The only mammals on the island today (as far as we know) are rats, which are quite numerous. Feral dogs and cats have been reported; we observed one not-too-long dead cat corpse in 1989, and occasionally have heard what sound like cat cries in the forest, but have never seen a live representative. Dogs were subjected to a deliberate eradication program in the 1980s, which seems to have been successful. Indigenous terrestrial animals fall into three roughly defined practical categories: crabs, birds, and insects/arachnids. Crab varieties include Coconut or Robber Crabs (Birgus latro), other hermit crabs (Coenobitidae), and smaller shore crabs (Gelasimus). Large numbers of very small hermit crabs certainly represent juvenile stages of Birgus latro, but there are many larger hermit crabs as well. Common bird species include snowy tern (kiakia in I Kiribati), Frigate Birds (Boobie, Gannet), and Red-Tailed Tropic Birds. Insects and arachnids include ants, bees, and many web-spinning spiders. A single scorpion was noted in 1997.
Offshore the fauna is much more extensive and varied. Fish include Grouper, Trevally, Barracuda, Blacktip Sharks and Whitetip Sharks, Gray Reef Sharks, and a wide variety of other reef and deepwater species. Sea turtles are common, and come ashore in some numbers along the windward side to lay eggs. Small reef sharks are common in the lagoon.
Because coconut crabs may have played roles in the fate of Earhart and Noonan, some detail about their character and behavior is in order. Also referred to as robber crabs, Birgus latro is closely related to the hermit crab, and in fact goes through a hermit phase. Adults are about a meter long from head to tail and weigh about 17 kg. Each has a set of two large pincers that constitute its primary tool for acquiring and preparing food. The food most often commented on is the coconut, Birgus is reputed to be able to tear the husks off nuts, pierce their hard inner shells, and then crack them open to extract the meat, but we can find no published support for this reputation. There is abundant evidence, however, including our own observations, that coconut crabs are omnivores, and readily consume meat. We observed them eating rats, delicately peeling the flesh out of the skin, which was discarded. Whether the rats were carrion or were caught alive is something we cannot say, and on which the literature appears to be silent.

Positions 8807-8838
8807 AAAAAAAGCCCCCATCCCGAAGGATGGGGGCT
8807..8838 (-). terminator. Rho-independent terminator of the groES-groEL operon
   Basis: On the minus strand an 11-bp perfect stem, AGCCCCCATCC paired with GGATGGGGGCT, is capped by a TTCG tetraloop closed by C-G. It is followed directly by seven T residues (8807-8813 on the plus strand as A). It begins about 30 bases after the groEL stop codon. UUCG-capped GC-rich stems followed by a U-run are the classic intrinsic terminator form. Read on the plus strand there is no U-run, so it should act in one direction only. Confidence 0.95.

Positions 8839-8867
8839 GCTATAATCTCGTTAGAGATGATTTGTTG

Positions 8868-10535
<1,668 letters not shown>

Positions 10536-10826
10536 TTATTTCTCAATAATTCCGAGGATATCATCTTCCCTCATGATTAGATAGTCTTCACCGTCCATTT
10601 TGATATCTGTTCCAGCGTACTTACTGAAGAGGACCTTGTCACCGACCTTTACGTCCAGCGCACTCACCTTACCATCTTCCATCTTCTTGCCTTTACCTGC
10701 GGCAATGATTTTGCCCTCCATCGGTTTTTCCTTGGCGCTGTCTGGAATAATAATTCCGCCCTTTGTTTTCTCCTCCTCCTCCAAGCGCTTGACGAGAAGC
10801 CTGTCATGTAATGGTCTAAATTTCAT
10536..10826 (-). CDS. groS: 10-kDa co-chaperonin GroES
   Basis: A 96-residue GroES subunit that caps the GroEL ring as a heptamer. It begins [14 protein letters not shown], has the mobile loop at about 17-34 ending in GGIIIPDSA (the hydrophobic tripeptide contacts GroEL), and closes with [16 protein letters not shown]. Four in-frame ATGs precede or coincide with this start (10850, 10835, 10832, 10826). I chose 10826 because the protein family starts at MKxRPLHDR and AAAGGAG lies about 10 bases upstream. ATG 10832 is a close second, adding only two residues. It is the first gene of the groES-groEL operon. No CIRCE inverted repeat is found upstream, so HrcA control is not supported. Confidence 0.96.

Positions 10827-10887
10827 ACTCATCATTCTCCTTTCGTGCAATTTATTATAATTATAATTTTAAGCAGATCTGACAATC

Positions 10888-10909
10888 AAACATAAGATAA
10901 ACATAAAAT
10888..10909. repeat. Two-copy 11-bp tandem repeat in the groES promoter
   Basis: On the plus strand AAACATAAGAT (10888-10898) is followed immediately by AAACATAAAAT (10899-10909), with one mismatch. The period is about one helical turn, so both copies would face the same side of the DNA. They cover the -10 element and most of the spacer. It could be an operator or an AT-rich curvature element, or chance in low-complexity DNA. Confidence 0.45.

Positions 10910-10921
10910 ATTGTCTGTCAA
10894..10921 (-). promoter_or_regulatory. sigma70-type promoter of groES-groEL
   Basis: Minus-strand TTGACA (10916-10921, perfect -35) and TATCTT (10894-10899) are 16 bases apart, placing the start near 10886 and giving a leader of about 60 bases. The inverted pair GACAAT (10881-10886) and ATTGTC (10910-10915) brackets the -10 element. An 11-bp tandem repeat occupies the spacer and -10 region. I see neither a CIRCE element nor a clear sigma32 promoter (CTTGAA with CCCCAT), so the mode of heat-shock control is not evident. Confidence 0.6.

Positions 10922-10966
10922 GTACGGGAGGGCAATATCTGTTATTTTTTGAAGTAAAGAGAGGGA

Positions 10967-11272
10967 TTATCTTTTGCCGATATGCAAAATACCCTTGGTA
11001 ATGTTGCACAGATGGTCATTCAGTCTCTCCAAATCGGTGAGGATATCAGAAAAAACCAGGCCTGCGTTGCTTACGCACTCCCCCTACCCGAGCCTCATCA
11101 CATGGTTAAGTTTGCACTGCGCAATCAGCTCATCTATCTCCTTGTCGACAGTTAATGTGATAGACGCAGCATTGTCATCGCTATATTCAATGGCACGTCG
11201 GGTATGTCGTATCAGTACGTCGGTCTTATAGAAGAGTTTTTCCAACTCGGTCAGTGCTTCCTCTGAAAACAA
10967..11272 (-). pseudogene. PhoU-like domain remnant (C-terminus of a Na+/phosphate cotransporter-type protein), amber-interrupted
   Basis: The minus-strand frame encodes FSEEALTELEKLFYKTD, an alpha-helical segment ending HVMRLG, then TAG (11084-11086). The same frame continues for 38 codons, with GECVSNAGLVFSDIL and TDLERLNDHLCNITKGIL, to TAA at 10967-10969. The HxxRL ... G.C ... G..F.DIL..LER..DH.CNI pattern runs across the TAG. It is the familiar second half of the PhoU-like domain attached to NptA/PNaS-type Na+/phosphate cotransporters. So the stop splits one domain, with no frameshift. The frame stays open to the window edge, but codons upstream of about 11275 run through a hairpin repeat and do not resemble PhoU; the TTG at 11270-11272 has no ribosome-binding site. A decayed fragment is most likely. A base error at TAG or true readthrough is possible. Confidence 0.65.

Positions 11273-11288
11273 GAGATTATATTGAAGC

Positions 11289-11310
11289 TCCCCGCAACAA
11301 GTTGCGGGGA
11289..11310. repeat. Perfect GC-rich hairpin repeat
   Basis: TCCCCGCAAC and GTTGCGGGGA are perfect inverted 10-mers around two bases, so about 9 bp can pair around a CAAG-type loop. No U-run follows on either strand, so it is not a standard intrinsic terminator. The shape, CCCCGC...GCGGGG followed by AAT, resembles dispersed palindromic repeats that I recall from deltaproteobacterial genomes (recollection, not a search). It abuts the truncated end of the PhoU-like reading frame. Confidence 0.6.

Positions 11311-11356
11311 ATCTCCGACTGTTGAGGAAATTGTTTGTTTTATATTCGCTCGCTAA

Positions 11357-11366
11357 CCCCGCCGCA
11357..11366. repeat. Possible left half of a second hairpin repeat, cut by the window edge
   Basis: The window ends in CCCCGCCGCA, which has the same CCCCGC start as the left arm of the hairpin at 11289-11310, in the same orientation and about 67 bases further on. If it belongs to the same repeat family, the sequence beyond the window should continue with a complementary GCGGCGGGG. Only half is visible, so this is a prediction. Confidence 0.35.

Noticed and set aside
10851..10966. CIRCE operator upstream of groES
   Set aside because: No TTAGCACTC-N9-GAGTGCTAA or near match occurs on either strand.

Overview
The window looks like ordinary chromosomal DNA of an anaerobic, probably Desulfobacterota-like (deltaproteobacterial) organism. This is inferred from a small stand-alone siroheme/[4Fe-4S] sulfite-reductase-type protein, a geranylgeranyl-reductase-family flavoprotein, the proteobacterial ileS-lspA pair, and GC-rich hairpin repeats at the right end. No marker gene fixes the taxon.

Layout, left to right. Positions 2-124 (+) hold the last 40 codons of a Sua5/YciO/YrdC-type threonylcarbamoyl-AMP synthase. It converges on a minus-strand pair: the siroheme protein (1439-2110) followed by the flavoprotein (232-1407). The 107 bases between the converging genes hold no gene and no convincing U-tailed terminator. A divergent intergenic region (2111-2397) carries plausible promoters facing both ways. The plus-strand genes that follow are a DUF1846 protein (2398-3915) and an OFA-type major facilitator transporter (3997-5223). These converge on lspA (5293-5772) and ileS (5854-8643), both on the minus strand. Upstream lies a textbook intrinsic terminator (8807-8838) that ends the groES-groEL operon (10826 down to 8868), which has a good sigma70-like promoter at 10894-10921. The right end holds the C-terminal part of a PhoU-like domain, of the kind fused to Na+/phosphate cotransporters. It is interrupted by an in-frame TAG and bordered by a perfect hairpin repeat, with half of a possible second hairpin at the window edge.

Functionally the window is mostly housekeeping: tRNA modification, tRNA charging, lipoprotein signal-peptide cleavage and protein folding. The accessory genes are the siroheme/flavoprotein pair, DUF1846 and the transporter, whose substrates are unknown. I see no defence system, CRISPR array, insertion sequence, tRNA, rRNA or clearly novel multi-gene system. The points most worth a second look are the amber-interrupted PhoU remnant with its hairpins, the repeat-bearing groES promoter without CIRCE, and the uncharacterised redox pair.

Coconut crabs are solitary, though they may be so numerous in some places that they appear to be gregarious. They tend to move along "paths of least resistance" between the shore and interior areas, particularly during the breeding season (roughly December to February). After copulating on land, females make their way to the shore, where they release their larvae into the water. The larvae go through a planktonic stage and then come ashore as very small crablets. In this phase they begin carrying and hiding in the abandoned shells of univalves. This juvenile shell carrying phase continues until a crab is about two years old, with a carapace about two to three centimeters across. At this point the crab abandons its shell carrying practice. By the age of five years the crab is about ten centimeters across, and they continue to grow, apparently, until death. Coconut crabs have been known to live for over forty years.
Coconut crabs dig burrows in which to moult. Burrows may be complicated tunnel systems ending in chambers, usually not over 50 cm. below the surface. Crabs have been observed to remain in their burrows for up to sixteen weeks, shedding the old exoskeleton and hardening the new one.
Coconut crabs abound on Nikumaroro. Niue Islanders who worked on the island in the late 19th century referred to it as Motu Aonga--the land of the coconut crabs, and in late 1937 a party of I Kiribati and British explorers built fires in a ring around its campsite--"as protection against the giant robber crabs, who stalked about in the half-light or hung to the branches staring balefully at us."
Nikmaroro is a apparently a bit different from other atolls in the area on account of its beachrock. These ramparts, apparently formed in the early Holocene (10ky), have given the island a terrestrial rockmass core (above current sea level) that has trapped sediment, either aeolian or overwash. These sediments in turn become more beachrock as Ca-saturated groundwater from the lagoon passes through them, cementing the particles together.
When an atoll is able to do this, it seems to acquire a stable core, while others that do not have beachrock, don't (e.g. Carondelet Reef). Beachrock cores to atolls would be a fascinating study as they offer a protection to the atoll that is otherwise absent ("rampart" is the name I have given the eroded beachrock outcrops that are above current MHWS). They would be what could protect an atoll from sea level rise - colonise them that do have ramparts, abandon them that don't.
Howard Alldred NZCS BSc(Hons)
Geodata Consulting Ltd. Waiheke Island New Zealand
- Measuring around 6 km in length and up to 2 km across and with a land area of 4.1 km² the atoll forms an elongated structure enclosing a narrow lagoon. There are two passes that split the rim into three sections — the narrow Bauareke Passage on the south side and the broader Tatiman Passage at the western end. Note that neither of the passes cuts through the broad reef flat that completely surrounds the atoll. Much of the land is thickly vegetated with Pisonia grandis, Cordia subcordata and Cocus nucifera.
- Like all of the Rawaki Islands, the north, south and eastern sides of the atoll are pounded by heavy surf and are exposed to storms and Pacific swells from the east and south (note the thickness of the surf-line around three sides of the island in the image).